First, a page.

MEMETERIA by Thomas May

Music & the Arts

Pick-Up Poetry

"Back from the cordial grave I drag thee"

“Back from the cordial grave I drag thee”

Poetry’s ties with romance are ageless, but nowadays the connection tends to evoke sappy clichés and, at worst, Hallmark card-style confections. So why not add some panache by filling your quiver with lines from the great poets?

Or maybe not… Over at The Hairpin, Lizzy Straus recently compiled a list of first lines from Emily Dickinson poems not likely to be very useful as pickup lines. These especially should probably be excluded from your speed-dating repertoire:

144 – I never hear the word “Escape”
260 – I’m nobody! Who are you?
303 – Alone I cannot be
332 – Doubt me! My dim companion!
336 – Before I got my eye put out
339 – I like a look of agony
407 – One need not be a chamber to be haunted
456 – A prison gets to be a friend
591 – I heard a fly buzz when I died
1050 – I am afraid to own a body
1649 – Back from the cordial grave I drag thee

See Lizzy’s complete list here.

But then, what about that epitome of the love poem, the Shakespearean sonnet? Would these lines from the Bard do any better than Emily Dickinson’s?

As fast as thou shalt wane, so fast thou grow’st
Thy glass will show thee how thy beauties wear
I grant thou wert not married to my Muse
Whilst I thy babe chase thee afar behind
Sin of self-love possesseth all mine eye
In faith I do not love thee with mine eyes

Filed under: poetry

Preserving America’s Sonic History

Edison home phonograph, c. 1899

Edison home phonograph, c. 1899

William Hochberg takes a look at a new initiative to preserve important American musical documents that have fallen between the cracks as recording technology continues to evolve:

In this era where cultural products seem to live forever digitally, the fear of music becoming lost to time may seem distinctly outdated. But efforts to preserve America’s audio history have never been more active than they are right now. Jack White has become the public face of these efforts, recently donating $200,000 to the National Recording Preservation Foundation, affiliated with the Library of Congress. He sits on the board with producer T. Bone Burnett, Sub Pop label founder Jonathan Poneman, legendary engineer George Massenburg and other music luminaries. What, exactly, are they trying to save? Turns out, a lot: Their ambitions are nothing smaller than protecting the entirety of America’s sonic history.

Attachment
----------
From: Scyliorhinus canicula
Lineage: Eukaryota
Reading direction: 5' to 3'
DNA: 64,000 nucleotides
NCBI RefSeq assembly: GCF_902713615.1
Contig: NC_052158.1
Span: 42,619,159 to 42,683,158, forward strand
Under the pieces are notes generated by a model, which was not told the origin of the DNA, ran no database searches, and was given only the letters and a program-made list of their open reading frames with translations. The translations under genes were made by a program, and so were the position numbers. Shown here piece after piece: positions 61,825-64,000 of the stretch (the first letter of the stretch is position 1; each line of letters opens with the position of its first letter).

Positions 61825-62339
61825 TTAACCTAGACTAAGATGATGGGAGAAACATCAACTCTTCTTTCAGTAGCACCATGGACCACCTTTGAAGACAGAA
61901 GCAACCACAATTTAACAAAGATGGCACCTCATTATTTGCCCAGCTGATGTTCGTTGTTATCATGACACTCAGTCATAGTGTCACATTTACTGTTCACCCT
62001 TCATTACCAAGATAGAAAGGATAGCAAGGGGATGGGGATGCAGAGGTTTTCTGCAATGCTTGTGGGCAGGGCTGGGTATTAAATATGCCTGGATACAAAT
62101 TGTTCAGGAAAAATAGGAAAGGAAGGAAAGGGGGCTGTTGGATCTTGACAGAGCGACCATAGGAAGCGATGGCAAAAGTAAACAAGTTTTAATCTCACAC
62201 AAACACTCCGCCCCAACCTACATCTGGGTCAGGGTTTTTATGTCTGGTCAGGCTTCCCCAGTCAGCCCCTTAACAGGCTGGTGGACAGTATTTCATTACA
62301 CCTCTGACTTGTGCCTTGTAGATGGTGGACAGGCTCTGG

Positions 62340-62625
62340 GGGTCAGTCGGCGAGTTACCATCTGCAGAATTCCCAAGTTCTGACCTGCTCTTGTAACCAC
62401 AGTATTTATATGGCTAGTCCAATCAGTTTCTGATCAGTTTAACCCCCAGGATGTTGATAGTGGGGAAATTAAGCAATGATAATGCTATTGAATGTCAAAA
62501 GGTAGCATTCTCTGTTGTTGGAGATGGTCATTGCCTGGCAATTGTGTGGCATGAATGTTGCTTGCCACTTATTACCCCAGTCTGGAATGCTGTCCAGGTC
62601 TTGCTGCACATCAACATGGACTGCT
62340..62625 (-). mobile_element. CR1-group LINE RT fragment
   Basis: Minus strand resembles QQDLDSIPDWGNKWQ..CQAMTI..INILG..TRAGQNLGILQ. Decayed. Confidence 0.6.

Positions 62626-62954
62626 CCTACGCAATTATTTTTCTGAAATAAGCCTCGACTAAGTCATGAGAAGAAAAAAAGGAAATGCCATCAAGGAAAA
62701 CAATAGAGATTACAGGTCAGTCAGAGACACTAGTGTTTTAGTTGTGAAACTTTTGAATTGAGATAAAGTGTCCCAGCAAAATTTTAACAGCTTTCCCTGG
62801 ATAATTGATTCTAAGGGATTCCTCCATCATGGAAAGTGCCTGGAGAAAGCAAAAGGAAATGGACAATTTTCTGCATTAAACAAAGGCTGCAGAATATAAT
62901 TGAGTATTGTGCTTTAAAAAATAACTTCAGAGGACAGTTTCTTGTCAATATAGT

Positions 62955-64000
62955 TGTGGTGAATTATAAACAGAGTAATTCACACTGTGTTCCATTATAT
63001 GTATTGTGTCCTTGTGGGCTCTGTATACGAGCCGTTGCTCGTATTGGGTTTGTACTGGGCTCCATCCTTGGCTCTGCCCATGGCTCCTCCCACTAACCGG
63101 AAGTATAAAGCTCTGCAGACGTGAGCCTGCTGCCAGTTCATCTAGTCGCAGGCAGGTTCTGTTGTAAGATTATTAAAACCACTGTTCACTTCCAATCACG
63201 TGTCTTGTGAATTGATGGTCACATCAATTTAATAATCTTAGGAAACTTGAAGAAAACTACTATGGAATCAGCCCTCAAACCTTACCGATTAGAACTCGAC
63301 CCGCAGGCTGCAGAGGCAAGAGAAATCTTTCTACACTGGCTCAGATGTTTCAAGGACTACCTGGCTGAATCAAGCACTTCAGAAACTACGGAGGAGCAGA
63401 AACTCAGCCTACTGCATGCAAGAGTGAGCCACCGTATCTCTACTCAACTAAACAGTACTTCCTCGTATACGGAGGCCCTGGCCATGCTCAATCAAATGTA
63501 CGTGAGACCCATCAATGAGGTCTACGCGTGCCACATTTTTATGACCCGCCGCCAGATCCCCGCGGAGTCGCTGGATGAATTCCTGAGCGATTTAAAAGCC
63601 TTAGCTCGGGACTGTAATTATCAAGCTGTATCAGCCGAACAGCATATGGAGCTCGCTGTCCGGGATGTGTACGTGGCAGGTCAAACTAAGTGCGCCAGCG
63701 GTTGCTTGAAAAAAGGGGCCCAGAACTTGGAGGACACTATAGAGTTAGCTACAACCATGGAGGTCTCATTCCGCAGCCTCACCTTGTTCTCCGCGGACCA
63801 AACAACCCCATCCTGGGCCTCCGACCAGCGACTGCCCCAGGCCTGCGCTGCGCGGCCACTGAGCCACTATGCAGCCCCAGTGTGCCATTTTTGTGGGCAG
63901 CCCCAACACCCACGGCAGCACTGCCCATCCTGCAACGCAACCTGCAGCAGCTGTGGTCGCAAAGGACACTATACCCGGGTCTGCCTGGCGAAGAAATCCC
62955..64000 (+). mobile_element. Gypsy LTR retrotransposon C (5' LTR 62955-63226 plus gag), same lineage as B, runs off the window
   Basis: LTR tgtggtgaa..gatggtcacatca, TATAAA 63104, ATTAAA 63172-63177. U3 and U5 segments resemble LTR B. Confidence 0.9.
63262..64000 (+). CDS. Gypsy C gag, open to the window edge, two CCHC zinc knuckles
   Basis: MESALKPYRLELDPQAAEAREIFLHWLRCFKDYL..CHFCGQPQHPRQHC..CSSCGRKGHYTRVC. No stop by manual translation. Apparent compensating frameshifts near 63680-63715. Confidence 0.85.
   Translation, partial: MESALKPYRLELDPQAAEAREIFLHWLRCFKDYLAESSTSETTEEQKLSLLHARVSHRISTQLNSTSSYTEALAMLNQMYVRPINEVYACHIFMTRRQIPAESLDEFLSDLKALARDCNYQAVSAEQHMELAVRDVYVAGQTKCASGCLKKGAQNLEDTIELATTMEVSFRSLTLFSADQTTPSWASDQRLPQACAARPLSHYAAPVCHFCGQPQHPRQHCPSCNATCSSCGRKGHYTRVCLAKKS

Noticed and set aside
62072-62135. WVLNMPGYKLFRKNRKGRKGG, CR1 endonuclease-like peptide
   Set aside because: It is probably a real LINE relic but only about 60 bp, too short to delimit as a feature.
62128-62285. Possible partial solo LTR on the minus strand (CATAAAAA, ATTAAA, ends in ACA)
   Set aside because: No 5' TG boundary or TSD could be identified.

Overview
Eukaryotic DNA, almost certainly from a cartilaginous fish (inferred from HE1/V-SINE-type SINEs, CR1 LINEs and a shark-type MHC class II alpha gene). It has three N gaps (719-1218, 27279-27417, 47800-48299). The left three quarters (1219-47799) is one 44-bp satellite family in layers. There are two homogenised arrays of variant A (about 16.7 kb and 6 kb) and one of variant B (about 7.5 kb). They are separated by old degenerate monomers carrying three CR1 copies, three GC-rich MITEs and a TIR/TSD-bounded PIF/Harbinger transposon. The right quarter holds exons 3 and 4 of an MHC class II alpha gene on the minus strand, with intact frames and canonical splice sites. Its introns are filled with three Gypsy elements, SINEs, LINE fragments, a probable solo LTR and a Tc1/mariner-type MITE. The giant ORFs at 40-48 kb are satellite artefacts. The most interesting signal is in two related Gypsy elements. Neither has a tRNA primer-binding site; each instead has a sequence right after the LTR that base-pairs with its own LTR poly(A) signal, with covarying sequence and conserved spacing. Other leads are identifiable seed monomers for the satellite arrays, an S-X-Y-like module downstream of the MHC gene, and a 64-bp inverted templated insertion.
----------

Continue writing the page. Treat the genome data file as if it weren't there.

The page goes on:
…Untold tons of original recordings have fallen into the dumpster of history since Thomas Edison perfected the phonograph 125 years ago. “There are stories of early phonograph companies taking apart the masters used to press wax discs so they could be sold as roofing shingles,” White says. “They didn’t think a recording was a document of anything cultural. It was just a way to sell phonographs.”

…As Voyager 1 speeds away from our solar system carrying a gold-plated disc with music of Mozart and Blind Willie Johnson among others, the NRPF goes about its mission back on Earth. “We are charged with looking over the entire nation’s recorded history, and not only music, but interviews, radio news broadcasts, anything that’s ever been committed to a recordable media,” says NRPF executive director Gerald Seligman.

Filed under: recording industry, technology

Will Get Fooled Again: Verdi’s Humanist Farewell

Giuseppe Verdi

Giuseppe Verdi

At least we know Giuseppe Verdi was a Libra. But no one knows for sure whether his actual birthday 200 years ago was October 9 or 10 — and why shouldn’t he get two birthdays in this year celebrating his legacy?

For my own little tribute, here’s an essay I just wrote for Los Angeles Opera’s upcoming production of Falstaff:

Whoever laughs last, laughs best—or, in the more elegant formulation by Arrigo Boito, author of Falstaff’s libretto: Ma ride ben chi ride / La risata finale. And in more than half a century of writing for the stage, Verdi has the last laugh with the ultimate joke: a fugue, that emblem of a fuddy-duddy, old-fashioned, academic, Teutonic sensibility, a virtual non-sequitur vis-à-vis the Italian operatic tradition he had inherited.